Similarly, when managing climate risk, there are certain physical protective measures that can be put in place. Finding the right ones is key. To help with this, businesses should undertake a thorough risk assessment, assessing local flood and windstorm maps, to evaluate which present the greatest threats. At FM Global, we often directly help our clients with this process, for instance, using aerial imagery, digital mapping and direct site evaluations to assess the risk to a facility. Businesses can then implement the most fitting solutions for their operations, such as putting flood barriers in place to prevent water from entering a warehouse and damaging the goods stored inside.

If businesses couple these physical protective measures with effective businesses continuity plans, they are set up to better maintain resilience in 2022 as demand for space continues to grow. Using up-to-date data is a key part of this process, as this can guide decisions to properly prioritise risk. Be it investing in protective measures or moving goods to more appropriate facilities, businesses should feel empowered to build or demand resilient warehouses ensuring long-term continuity and profitability.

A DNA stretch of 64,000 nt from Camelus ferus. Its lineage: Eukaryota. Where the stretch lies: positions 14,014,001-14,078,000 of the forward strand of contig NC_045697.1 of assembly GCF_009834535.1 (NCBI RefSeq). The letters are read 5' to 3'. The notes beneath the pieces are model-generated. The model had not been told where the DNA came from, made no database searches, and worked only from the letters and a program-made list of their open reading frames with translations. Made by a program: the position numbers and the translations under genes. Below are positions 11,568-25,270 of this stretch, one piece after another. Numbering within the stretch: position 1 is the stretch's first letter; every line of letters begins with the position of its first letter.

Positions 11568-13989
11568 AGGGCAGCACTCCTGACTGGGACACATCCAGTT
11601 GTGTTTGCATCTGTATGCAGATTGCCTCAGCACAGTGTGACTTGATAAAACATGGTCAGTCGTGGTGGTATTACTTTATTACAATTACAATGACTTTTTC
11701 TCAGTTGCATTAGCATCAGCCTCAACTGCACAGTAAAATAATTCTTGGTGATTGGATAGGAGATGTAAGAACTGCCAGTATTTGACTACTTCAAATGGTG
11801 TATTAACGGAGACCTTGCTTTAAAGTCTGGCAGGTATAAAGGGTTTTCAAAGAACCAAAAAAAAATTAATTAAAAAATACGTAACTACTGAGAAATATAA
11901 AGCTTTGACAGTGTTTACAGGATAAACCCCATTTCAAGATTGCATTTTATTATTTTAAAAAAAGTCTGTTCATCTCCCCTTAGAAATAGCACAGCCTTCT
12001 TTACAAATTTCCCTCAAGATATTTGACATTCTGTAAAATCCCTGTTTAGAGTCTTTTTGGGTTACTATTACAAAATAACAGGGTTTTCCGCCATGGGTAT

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Deborah Ritchie speaks to Chief Inspector Tracy Mortimer of the Specialist Operations Planning Unit in Greater Manchester Police's Civil Contingencies and Resilience Unit; Inspector Darren Spurgeon, AtHoc lead at Greater Manchester Police; and Chris Ullah, Solutions Expert at BlackBerry AtHoc, and himself a former Police Superintendent. For more information click here

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CIR's editor, Deborah Ritchie speaks with Giorgio Baldasarri, global head of the Analytical Innovation & Development Group at S&P Global Market Intelligence; and James McMahon, CEO of The Climate Service, a S&P Global company. April 2023